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The Docking of Working Dogs' Tails (Wales) Regulations 2007

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Welsh Statutory Instruments

2007 No. 1028 (W.95)

ANIMALS, WALES

ANIMAL WELFARE

The Docking of Working Dogs' Tails (Wales) Regulations 2007

Made

28 March 2007

Coming into force

29 March 2007

The National Assembly for Wales, as the appropriate national authority in relation to Wales, makes the following Regulations in exercise of the powers conferred by section 6(4), (5), (6), (8) and (14) of the Animal Welfare Act 2006(1).

In accordance with section 6(15) of that Act, the Assembly has consulted those persons appearing to it to represent interests with which these Regulations are concerned as it considered appropriate.

Title, commencement and application

1.  The title of these Regulations is The Docking of Working Dogs' Tails (Wales) Regulations 2007. They apply in relation to Wales and come into force on 28 March 2007.

Interpretation

2.  In these Regulations—

“armed forces identification” (“dynodiad yr heddlu”) means evidence that the person presenting the identification is a member of one of Her Majesty’s armed forces, or is otherwise employed by or contracted to work for one of Her Majesty’s armed forces;

“club official” (“swyddog clwb”) means a person who serves a shoot club in an official capacity;

“emergency rescue identification” (“dynodiad achub mewn argyfwng”) means evidence that the person presenting the identification is a member of a body providing an emergency rescue service;

“gamekeeper” (“ciper”) means a person engaged by a person with shooting rights to preserve, protect or rear animals and to manage or assist with the management of a shoot;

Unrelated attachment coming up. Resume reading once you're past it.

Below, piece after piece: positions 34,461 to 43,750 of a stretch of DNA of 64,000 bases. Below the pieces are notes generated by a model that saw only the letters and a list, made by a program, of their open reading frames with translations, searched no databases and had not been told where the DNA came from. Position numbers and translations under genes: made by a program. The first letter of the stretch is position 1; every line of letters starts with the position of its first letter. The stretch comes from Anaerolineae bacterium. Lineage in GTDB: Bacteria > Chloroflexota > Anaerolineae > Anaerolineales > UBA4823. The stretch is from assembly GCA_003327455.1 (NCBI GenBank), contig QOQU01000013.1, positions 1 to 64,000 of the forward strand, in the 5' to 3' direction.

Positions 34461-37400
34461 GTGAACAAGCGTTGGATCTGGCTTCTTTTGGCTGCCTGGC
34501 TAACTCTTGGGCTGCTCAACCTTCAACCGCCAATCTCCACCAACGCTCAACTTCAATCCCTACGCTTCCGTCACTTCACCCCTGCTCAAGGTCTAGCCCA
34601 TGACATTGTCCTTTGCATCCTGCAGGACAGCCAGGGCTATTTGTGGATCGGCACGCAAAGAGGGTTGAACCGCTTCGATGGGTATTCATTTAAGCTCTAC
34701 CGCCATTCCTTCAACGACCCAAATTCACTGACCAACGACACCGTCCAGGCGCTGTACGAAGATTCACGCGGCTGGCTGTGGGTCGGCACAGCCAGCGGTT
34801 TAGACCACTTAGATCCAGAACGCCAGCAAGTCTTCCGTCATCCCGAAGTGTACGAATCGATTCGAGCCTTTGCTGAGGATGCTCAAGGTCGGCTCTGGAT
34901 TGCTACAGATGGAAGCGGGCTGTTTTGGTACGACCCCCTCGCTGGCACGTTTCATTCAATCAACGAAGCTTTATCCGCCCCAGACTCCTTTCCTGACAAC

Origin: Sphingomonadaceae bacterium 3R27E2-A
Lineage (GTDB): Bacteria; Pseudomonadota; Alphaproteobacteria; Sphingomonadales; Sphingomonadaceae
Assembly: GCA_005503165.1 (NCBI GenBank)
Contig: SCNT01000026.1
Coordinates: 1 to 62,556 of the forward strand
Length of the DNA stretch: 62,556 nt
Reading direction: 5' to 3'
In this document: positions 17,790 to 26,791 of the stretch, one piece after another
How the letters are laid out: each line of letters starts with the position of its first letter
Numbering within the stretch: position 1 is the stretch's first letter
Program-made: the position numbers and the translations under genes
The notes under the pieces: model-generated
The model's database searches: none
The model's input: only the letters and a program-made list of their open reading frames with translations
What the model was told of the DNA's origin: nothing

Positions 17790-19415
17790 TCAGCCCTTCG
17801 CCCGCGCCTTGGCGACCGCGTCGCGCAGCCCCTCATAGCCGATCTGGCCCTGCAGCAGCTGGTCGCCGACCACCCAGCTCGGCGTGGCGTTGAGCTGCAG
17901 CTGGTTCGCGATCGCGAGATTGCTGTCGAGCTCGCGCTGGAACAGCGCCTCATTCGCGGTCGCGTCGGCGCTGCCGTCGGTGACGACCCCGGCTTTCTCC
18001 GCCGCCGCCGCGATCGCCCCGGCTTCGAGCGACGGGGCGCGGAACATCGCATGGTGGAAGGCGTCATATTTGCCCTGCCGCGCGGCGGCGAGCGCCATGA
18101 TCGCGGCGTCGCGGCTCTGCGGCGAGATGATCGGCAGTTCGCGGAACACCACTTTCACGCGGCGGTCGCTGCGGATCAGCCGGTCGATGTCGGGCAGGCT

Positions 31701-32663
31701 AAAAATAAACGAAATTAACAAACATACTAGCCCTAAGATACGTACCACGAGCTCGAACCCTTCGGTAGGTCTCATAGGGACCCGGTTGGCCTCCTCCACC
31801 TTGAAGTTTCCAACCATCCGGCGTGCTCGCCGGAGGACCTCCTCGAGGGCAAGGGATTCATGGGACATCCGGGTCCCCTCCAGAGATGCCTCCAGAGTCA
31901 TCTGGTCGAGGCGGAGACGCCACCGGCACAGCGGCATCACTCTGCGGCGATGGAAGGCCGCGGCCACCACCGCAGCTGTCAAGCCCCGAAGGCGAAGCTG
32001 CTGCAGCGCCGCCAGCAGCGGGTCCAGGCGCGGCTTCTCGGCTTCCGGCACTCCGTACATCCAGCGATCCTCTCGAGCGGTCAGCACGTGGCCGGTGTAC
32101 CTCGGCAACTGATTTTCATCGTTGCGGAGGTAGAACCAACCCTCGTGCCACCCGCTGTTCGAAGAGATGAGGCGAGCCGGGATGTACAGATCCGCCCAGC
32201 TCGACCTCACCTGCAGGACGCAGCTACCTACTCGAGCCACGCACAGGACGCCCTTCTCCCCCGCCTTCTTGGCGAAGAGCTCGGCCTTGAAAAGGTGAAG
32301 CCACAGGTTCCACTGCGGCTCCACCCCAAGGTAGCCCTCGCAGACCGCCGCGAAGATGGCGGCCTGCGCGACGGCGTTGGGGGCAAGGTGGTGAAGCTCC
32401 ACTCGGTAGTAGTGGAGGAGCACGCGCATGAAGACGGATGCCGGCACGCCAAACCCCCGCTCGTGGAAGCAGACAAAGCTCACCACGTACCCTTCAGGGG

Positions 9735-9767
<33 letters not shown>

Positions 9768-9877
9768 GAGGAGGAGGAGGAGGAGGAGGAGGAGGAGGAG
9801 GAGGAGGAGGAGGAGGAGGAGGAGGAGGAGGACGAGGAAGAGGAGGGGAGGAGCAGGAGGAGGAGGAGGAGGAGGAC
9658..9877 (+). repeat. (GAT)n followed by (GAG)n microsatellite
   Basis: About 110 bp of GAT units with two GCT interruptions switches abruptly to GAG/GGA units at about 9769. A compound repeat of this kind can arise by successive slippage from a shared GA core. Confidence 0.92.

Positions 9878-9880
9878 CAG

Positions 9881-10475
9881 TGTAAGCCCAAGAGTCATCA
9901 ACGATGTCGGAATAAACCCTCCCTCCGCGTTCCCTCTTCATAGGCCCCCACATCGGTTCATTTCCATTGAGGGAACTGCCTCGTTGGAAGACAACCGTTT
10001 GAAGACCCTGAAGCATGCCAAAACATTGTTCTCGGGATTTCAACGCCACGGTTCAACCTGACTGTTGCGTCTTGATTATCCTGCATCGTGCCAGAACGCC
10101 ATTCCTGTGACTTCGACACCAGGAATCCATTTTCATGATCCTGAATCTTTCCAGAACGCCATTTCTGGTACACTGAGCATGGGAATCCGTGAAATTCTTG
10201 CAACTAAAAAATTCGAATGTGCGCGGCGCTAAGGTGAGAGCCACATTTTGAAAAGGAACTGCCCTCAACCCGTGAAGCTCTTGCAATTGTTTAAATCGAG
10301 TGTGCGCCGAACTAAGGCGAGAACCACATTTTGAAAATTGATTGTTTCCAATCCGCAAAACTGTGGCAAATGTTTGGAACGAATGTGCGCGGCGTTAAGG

“HMRC identification” (“dynodiad CATHEM”) means evidence that the person presenting the identification is an employee of Her Majesty’s Revenue & Customs;

“land-occupier” (“meddiannydd tir”) means a person who occupies land where a shoot takes place;

“person with shooting rights” “person sydd â hawliau saethu”) means an owner or lessee of shooting rights;

“police identification” (“dynodiad yr heddlu”) means evidence that the person presenting the identification is a police officer, or is otherwise employed by or contracted to work for a police authority;

“prison service identification” (“dynodiad gwasanaeth carcharau”) means evidence that the person presenting the identification is an authorised employee of either Her Majesty’s Prison Service or of an organisation contracted to provide custodial services on behalf of the Secretary of State;

“shoot” (“crych saethu”) means an occasion on which animals are shot for sporting purposes;

“shoot organiser” (“trefynydd cyrch saethu”) means any person responsible for the overall organisation of a shoot;

“specified type of work” (“math penodedig o waith”) means work in connection with law enforcement, activities of Her Majesty’s armed forces, emergency rescue, lawful pest control, or the lawful shooting of animals.

Certification requirements

3.—(1) A veterinary surgeon may certify that he or she has seen evidence that a dog is likely to be used for a specified type of work and is a dog of a specified type, where—

(a)he or she is satisfied that the dam of the dog is of one or more of the types specified in Schedule 1;

(b)he or she reasonably believes that the dog is not more than 5 days old; and

(c)the owner of the dog, or another person whom the veterinary surgeon reasonably believes to be representing the owner, has shown to the veterinary surgeon the evidence specified in paragraph 2.

(2) The evidence is—

(a)Evidence of the dam of the dog;

(b)a completed statement, made in Part 1 of a certificate in the form prescribed in Schedule 2, signed and dated by the owner of the dog or by another person whom the veterinary surgeon to whom it is presented reasonably believes to be representing the owner; and

(c)one of the following—

(i)where the dog is presented for certification on behalf of one of Her Majesty’s armed forces, armed forces identification;

(ii)where the dog is presented for certification on behalf of a body providing an emergency rescue service, emergency rescue identification;

(iii)where the dog is presented for certification on behalf of a police authority, police identification;

(iv)where the dog is presented for certification on behalf of Her Majesty’s Prison Service or of an organisation contracted to provide custodial services on behalf of the Secretary of State, prison service identification;

(v)where the dog is presented for certification on behalf of Her Majesty’s Revenue & Customs, HMRC identification;